No, I didn’t have the three red lights problem, just sold it as I wasn’t using it often enough. Didn’t find the time to re-try Oblivion, didn’t find the time to continue playing Splinter Cell DA – I think the last mission completed was the 8th.

Hope I can buy a new one once things settle down for me.

Categories: General, Xbox | Top Of Page | 1 Comment » |

MVC Experiments

December 11th, 2007

As I promised here, you can download the samples I created on my visit to MS. What’s in there?

MvcExtensions: a class library project with all extensions developed including parameter binder support, Windsor integration and a NVelocity View Engine. I remember complaining about relying exclusively on inheritance to change behavior/add specializations. Looks like I’m not alone on this… To some things, a vertical approach is good enough, but not usually to frameworks. The inheritance scheme eventually will turn into hell in a complex project. I know as I been there.

RestSupport: Uri formats and a nice Respond To syntax inspired on the work from Chris Ortman/MonoRail.RestSupport.

UsingAR: self explanatory

UsingNVelocity: ditto.

Looks like they still need to make some things virtual and some things public. If you read my code you’ll eventually bump into interesting comments :-)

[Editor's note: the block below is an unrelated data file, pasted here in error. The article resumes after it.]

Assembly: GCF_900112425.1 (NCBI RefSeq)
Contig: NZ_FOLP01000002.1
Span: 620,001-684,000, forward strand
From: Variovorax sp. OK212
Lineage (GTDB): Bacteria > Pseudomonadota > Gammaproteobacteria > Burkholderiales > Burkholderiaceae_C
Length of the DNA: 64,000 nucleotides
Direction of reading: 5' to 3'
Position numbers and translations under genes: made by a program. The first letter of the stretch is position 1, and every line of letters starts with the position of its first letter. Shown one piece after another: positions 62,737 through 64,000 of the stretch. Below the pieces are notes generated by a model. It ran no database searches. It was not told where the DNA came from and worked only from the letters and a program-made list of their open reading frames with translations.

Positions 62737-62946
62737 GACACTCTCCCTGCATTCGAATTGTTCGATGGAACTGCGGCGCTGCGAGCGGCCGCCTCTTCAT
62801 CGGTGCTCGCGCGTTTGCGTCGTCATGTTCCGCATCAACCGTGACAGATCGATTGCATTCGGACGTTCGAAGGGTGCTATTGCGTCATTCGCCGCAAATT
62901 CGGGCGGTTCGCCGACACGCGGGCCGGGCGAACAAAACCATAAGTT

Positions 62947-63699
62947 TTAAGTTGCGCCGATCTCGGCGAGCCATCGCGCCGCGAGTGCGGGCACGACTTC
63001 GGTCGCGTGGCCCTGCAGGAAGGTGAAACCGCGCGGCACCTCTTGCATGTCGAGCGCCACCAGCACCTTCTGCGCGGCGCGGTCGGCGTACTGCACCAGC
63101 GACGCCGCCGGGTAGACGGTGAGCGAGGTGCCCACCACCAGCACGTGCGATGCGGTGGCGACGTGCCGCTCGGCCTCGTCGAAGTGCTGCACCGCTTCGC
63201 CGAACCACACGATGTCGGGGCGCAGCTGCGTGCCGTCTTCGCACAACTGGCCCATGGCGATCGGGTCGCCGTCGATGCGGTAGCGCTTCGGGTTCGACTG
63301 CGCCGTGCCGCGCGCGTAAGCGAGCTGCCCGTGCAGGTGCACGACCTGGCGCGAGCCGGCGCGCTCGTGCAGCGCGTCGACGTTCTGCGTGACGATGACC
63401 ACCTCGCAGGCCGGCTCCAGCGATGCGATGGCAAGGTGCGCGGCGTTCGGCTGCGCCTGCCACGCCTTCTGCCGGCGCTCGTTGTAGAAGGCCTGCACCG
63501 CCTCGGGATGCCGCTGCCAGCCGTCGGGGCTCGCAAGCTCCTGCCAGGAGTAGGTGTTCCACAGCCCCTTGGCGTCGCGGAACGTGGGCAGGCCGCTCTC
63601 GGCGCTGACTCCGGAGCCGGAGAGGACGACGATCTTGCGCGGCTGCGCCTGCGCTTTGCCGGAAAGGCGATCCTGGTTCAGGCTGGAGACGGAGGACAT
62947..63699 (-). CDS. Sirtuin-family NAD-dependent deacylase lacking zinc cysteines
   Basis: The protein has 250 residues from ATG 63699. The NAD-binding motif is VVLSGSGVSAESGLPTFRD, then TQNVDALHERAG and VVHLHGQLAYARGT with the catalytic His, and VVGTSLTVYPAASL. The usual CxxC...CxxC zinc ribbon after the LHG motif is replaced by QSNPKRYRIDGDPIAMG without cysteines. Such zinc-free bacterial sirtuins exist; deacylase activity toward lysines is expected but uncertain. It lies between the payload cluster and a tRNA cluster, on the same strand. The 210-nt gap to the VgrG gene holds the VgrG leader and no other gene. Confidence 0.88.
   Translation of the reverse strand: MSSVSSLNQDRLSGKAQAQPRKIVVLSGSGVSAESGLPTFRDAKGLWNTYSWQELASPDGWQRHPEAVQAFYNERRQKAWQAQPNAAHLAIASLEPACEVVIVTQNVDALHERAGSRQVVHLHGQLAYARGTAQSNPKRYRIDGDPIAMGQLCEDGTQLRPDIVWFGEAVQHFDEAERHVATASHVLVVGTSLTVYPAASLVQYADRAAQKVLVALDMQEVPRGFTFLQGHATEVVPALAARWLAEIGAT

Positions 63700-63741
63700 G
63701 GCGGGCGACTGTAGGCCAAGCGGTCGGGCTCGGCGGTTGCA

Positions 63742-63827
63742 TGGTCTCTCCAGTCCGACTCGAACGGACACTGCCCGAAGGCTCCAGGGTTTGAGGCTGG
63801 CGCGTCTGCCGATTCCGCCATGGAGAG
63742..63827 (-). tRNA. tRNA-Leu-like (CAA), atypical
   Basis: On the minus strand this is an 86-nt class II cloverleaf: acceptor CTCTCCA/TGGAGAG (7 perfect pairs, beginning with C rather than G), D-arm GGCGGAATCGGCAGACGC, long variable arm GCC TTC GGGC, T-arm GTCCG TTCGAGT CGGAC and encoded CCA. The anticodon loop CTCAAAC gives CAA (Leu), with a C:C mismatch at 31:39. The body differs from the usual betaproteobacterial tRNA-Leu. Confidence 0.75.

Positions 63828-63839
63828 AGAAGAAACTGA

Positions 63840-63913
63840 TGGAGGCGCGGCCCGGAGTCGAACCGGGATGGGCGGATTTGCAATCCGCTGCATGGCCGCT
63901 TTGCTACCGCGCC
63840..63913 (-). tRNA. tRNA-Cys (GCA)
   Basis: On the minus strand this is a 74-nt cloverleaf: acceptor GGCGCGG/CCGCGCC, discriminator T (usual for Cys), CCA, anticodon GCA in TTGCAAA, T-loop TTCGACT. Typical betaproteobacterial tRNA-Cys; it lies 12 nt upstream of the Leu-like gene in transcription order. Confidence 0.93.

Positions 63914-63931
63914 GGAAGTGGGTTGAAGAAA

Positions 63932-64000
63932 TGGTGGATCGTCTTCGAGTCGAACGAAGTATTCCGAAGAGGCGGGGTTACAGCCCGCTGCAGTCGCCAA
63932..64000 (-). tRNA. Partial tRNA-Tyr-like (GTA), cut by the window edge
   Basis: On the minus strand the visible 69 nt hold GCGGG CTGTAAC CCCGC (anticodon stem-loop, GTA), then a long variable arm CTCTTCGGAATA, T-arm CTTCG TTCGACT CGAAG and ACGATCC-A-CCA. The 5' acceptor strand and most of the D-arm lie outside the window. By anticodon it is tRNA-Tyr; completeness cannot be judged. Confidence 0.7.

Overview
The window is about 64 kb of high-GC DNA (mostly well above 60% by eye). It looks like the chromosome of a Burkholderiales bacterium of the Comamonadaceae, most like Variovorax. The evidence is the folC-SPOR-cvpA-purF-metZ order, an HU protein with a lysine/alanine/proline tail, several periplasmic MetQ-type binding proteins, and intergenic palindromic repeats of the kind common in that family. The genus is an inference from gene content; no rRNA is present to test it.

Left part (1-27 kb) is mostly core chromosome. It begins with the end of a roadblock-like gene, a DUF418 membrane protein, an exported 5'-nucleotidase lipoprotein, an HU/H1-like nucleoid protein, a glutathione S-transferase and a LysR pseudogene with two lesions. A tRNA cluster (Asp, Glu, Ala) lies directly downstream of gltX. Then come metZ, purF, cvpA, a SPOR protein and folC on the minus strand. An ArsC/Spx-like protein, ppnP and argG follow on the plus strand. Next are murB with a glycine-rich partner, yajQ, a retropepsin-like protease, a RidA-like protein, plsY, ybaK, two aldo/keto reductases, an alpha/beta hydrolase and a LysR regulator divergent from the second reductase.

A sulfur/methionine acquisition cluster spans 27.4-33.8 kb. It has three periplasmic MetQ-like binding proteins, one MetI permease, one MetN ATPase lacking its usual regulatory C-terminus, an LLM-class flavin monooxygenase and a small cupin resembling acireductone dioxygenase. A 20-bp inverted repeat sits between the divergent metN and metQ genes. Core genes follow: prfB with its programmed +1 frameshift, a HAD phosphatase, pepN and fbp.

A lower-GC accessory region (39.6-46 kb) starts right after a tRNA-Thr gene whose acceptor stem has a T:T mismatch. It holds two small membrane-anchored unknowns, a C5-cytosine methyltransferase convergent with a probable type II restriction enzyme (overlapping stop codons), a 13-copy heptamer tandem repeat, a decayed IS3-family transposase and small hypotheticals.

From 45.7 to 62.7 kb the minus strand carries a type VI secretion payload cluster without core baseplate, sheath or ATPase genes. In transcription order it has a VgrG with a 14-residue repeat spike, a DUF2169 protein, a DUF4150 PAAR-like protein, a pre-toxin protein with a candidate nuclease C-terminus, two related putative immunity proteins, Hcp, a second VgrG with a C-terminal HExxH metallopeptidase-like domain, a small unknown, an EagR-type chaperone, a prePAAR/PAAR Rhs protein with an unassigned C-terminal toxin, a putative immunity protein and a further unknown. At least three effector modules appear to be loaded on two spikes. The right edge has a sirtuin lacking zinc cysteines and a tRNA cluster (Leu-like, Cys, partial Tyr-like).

Categories: General | Top Of Page | 16 Comments » |


November 28th, 2007

It’s funny, and somewhat sad at the same time.

Categories: Apple, General | Top Of Page | 2 Comments » |

My VS.Net fonts and colors settings

November 27th, 2007

Hey, first of all: use at your own risk (ie. backup yours before trying these). Also, make sure you install the consolas font pack.

For VS 2005 and VS 2008.

Categories: General | Top Of Page | 10 Comments » |

Circumventing statics and singletons

November 20th, 2007

One thing that I find spoils a design is the use (or overuse) of statics and singletons. Right now I’m writing a ViewComponent to render site maps. I’m leveraging the site map providers that ASP.Net supports. At some point my ViewComponent needs to use the default provider or fetch a named one. Here’s the code: